Archive for the ‘Editorials’ Category
A new report from the U.S. Chamber Institute for Legal Reform has identified several issues the Wisconsin Civil Justice Council is working to fix in Wisconsin as critical to improving the nation’s business climate.
The New Lawsuit Ecosystem: Trends, Targets and Players, “examines the developing lawsuit “ecosystem” and areas of litigation of most concern to the business community. The report examines the trends and players in six key litigation areas, offers insights into new emerging liability threats, and explores the growing alliance between state attorneys general and the plaintiffs’ bar.”
Lisa A. Rickard, president of the U.S. Chamber Institute for Legal Reform (ILR), issued the following statement applauding Governor Scott Walker for signing into law the Transparency in Private Attorney Contracting Act (AB 27). The law promotes transparency and limits contingency fees when the State of Wisconsin hire outside private plaintiffs’ lawyers. (more…)
The Fall 2013 edition of The Third Branch, a quarterly publication of the Director of State Courts Office, is now available.
One of many topics covered in this issue is the 35th anniversary of the creation of the Wisconsin Court of Appeals.
Building off of the historic reforms signed into law in 2011-12, Gov. Scott Walker on Friday, December 13 signed three more important civil justice reforms into law. Below is a summary of each bill signed into law by Gov. Walker:
- Transparency in Private Attorney Contracting (AB 27): Authored by Rep. Mike Kuglitsch (R-New Berlin) and Sen. Glenn Grothman (R-West Bend), AB 27 reins in excessive attorneys’ fees by setting tiers for contingency fees as a percent of recovered amounts ranging from 25% to 5%. Transparency is achieved through the requirement that a copy of the executed fee contract be posted online. In addition, the private attorney must maintain time records and keep detailed records of expenses, disbursements, etc. for four years after the contract terminates.
- Physician’s Duty of Informed Consent: Overturning Jandre v. Wisconsin Injured Patients and Families Compensation Fund (AB 139): Authored by Rep. Jim Ott (R-Mequon) and Sen. Glenn Grothman (R-West Bend), AB 139 protects Wisconsin physicians and hospitals from unnecessary and costly lawsuits. Passed on a bipartisan vote, AB 139 overturns a Wisconsin Supreme Court decision and clarifies the proper standard for physicians when informing patients of alternate medical modes of treatment and about the benefits and risks of those treatments.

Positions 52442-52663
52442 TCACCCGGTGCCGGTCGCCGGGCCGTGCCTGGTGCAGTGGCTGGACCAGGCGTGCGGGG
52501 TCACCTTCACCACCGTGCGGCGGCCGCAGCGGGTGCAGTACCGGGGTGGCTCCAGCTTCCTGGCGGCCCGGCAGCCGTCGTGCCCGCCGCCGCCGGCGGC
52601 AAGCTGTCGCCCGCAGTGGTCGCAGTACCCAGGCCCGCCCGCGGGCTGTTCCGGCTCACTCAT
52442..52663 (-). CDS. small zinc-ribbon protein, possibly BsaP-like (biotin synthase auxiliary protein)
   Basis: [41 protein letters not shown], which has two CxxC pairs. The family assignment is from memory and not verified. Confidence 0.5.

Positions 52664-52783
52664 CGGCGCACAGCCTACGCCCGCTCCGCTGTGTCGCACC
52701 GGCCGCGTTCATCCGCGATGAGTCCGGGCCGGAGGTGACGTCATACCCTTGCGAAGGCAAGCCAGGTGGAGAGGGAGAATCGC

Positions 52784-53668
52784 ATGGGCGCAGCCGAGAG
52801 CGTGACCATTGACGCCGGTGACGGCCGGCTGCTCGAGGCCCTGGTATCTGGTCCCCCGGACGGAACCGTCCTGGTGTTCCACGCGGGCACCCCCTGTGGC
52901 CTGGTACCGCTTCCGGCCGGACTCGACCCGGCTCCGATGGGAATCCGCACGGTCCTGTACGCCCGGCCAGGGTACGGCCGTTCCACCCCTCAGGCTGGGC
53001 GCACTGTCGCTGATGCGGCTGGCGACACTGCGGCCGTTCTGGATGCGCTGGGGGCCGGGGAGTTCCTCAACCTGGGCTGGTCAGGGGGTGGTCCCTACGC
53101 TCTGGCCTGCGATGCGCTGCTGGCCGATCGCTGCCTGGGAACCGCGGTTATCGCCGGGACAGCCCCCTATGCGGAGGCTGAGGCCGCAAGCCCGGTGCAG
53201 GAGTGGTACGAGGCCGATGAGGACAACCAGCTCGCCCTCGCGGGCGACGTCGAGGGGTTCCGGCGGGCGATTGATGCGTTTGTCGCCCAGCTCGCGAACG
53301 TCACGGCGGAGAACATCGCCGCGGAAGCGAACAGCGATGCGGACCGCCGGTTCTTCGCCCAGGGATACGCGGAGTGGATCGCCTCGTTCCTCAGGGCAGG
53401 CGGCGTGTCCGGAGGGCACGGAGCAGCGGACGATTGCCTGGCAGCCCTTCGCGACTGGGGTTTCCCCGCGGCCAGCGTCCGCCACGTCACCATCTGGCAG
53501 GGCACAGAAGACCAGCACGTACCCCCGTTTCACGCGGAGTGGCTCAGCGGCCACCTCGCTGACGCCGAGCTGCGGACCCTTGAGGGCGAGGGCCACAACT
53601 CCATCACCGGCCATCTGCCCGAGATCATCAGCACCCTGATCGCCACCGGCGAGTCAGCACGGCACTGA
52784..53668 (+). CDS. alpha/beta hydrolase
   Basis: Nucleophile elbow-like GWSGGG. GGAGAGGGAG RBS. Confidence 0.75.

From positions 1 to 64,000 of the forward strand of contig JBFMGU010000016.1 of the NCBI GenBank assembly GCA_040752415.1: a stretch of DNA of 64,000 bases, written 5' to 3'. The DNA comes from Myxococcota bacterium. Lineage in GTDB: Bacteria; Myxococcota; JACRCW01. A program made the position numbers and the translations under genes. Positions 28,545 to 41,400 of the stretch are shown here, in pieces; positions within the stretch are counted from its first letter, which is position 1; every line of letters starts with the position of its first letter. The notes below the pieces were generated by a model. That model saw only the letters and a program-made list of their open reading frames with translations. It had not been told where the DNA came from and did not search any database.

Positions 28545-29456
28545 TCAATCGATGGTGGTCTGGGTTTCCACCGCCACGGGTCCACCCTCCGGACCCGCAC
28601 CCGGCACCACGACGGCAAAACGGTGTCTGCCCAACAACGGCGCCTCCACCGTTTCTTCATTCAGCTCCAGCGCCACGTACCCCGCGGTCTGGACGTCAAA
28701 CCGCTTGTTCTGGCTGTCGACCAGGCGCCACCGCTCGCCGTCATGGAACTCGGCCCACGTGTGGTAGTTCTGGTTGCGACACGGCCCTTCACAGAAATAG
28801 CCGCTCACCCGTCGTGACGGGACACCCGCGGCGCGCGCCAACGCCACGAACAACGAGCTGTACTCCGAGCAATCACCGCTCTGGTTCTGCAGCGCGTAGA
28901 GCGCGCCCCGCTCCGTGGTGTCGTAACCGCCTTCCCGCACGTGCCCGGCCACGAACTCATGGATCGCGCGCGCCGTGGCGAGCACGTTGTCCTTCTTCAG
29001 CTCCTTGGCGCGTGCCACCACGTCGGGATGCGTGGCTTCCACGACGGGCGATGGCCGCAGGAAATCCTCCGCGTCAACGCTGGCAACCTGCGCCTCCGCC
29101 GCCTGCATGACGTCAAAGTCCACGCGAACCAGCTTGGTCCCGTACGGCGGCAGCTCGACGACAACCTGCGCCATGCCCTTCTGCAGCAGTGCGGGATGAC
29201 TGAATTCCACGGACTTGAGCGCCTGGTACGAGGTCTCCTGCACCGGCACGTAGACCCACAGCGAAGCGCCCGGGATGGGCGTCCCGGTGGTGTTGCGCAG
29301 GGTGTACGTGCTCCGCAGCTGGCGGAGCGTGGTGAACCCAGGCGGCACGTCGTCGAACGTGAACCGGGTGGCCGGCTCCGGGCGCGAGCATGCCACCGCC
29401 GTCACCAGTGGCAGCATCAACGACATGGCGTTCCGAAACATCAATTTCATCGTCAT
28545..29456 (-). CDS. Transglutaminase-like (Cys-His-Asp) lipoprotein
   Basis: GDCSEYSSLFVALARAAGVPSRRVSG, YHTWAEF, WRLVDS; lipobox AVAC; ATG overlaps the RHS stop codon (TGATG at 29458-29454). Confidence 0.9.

- Lemon Law Reforms (AB 200): Authored by Rep. Bill Kramer (R-Waukesha) and Sen. Jerry Petrowski (R-Marathon), AB 200 removes Wisconsin’s previously dubious reputation of having the worse lemon law in the nation. The new law makes a number of changes, including: 1) eliminating mandatory double damages, 2) adding time for manufacturers to deliver a comparable vehicle, 3) reducing the statute of limitations, 4) adding a good faith requirement, and 5) clarifying what it means for a vehicle to be out of service.
“The Wisconsin Civil Justice Council thanks Gov. Walker for his continued commitment to enhancing the state’s litigation climate and making Wisconsin a more attractive place to start and grow a business,” said Bill G. Smith, WCJC President and State Director of the National Federation of Independent Business.
The Milwaukee Journal Sentinel has published an opinion piece by WCJC officers Bill G. Smith and Scott Manley explaining why SB 13/AB 19, which provides transparency and prevents fraud in lawsuits involving personal injury trusts by creating certain discovery requirements during litigation, is good for Wisconsin businesses. (more…)
On January 27, 2011, Gov. Walker signed into law 2011 Wisconsin Act 2, which contained numerous civil liability reforms supported by the Wisconsin Civil Justice Council. One of the most important pieces of this legislation was the adoption of the Daubert standards for the admission of expert opinion evidence, bringing Wisconsin in line with the entire federal system and a majority of states.
Thanks to Act 2, Wis. Stat. § 907.02 now requires experts to be qualified by knowledge, skill, experience, training, or education. Testimony must be based upon sufficient facts or data, it must be the product of reliable principles and methods, and the witness must apply the principles and methods reliably to the facts of the case.
While it is clear that Daubert is now the absolute standard for expert testimony going forward, a recent court of appeals decision highlights the fact that there are still a limited number of cases in which it may not be applied because those cases were ongoing before the new law (Act 2) went into effect. (more…)
The Wisconsin Civil Justice Council has been the vanguard of the civil justice reform movement in Wisconsin since its 2009 formation. The many reforms championed by WCJC over the past three years will be highlighted by the American Tort Reform Association (ATRA) at its Annual Legislative Conference for State Coalition Leaders this fall.
The U.S. House of Representatives is voting today on the bi-partisan Furthering Asbestos Claim Transparency (FACT) Act, which would require asbestos trust claimants to disclose certain information about relief they have sought before pursuing litigation. (more…)
Christian Schneider’s most recent piece in the Milwaukee Journal Sentinel exposes the questionable legal action Congresswoman Carolyn McCarthy (D-N.Y.) is taking to seek remedy for her lung cancer – suing 70 companies that she believes contributed to her exposure to asbestos when she was a child while not mentioning she has been a smoker for 40 years. As Schneider explains, lawsuits like this threaten the solvency of trusts set up to compensate actual asbestos victims by firms that went bankrupt, while also placing a burden on solvent companies. (more…)